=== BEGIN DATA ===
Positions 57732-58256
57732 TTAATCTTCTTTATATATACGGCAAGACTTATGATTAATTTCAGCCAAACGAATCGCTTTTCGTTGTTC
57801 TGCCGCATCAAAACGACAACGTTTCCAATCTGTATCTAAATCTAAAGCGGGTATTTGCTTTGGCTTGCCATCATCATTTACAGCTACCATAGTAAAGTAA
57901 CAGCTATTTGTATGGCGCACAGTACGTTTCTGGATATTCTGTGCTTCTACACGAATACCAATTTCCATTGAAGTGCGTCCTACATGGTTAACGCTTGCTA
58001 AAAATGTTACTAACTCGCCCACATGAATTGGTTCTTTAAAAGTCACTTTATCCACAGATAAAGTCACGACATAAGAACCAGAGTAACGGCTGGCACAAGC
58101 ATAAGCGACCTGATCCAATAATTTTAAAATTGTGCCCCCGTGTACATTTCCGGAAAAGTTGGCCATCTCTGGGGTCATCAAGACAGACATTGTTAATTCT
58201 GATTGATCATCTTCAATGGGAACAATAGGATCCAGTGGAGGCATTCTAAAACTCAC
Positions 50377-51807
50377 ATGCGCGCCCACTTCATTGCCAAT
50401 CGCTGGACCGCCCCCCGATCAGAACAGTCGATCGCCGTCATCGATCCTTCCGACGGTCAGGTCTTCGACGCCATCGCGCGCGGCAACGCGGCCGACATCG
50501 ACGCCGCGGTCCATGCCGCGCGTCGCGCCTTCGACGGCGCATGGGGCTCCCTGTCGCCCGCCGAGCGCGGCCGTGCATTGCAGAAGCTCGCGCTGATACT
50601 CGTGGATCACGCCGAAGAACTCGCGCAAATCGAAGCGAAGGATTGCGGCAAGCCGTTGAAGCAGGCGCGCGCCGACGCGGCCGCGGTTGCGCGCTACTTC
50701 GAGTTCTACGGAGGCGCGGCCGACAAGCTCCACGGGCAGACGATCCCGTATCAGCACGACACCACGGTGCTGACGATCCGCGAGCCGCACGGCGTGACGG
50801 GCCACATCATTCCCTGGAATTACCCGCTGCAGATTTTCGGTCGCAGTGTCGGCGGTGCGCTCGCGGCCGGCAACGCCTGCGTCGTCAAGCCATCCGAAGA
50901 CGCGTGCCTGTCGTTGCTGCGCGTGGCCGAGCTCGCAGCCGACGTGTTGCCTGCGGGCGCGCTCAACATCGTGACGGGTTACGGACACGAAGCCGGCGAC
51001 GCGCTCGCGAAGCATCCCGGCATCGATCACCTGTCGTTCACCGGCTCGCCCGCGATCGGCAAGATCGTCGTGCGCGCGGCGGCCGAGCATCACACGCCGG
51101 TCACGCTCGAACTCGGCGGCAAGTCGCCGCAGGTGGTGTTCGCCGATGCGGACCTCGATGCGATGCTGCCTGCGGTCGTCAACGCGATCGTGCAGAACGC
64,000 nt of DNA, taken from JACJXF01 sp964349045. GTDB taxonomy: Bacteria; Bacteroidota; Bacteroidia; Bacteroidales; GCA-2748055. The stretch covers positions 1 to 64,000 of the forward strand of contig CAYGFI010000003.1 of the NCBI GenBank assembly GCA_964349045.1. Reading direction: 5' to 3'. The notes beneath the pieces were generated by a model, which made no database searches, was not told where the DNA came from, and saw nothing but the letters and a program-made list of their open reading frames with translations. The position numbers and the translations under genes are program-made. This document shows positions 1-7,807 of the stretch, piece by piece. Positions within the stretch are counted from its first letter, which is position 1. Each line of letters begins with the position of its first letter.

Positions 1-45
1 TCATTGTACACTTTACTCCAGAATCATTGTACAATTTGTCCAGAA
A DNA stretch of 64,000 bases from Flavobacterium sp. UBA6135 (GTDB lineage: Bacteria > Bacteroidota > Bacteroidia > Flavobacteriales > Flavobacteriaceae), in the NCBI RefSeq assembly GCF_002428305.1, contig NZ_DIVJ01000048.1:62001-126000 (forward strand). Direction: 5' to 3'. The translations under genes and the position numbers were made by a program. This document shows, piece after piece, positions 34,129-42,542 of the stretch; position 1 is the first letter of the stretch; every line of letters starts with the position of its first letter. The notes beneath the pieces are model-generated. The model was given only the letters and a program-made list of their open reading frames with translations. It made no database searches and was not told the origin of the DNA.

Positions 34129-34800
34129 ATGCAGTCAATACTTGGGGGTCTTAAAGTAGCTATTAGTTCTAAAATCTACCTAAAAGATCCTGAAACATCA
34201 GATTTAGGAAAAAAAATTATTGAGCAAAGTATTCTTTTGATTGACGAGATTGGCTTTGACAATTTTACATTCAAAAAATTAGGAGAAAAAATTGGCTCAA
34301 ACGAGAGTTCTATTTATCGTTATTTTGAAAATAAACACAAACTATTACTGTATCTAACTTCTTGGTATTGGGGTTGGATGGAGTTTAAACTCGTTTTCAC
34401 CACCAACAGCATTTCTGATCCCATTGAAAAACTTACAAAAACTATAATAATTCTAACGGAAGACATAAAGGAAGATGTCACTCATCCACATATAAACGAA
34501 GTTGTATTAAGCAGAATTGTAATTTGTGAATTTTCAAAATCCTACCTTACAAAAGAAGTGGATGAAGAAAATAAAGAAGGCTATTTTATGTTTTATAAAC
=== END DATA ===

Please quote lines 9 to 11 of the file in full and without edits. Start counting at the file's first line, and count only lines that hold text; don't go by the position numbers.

50377 ATGCGCGCCCACTTCATTGCCAAT
50401 CGCTGGACCGCCCCCCGATCAGAACAGTCGATCGCCGTCATCGATCCTTCCGACGGTCAGGTCTTCGACGCCATCGCGCGCGGCAACGCGGCCGACATCG
50501 ACGCCGCGGTCCATGCCGCGCGTCGCGCCTTCGACGGCGCATGGGGCTCCCTGTCGCCCGCCGAGCGCGGCCGTGCATTGCAGAAGCTCGCGCTGATACT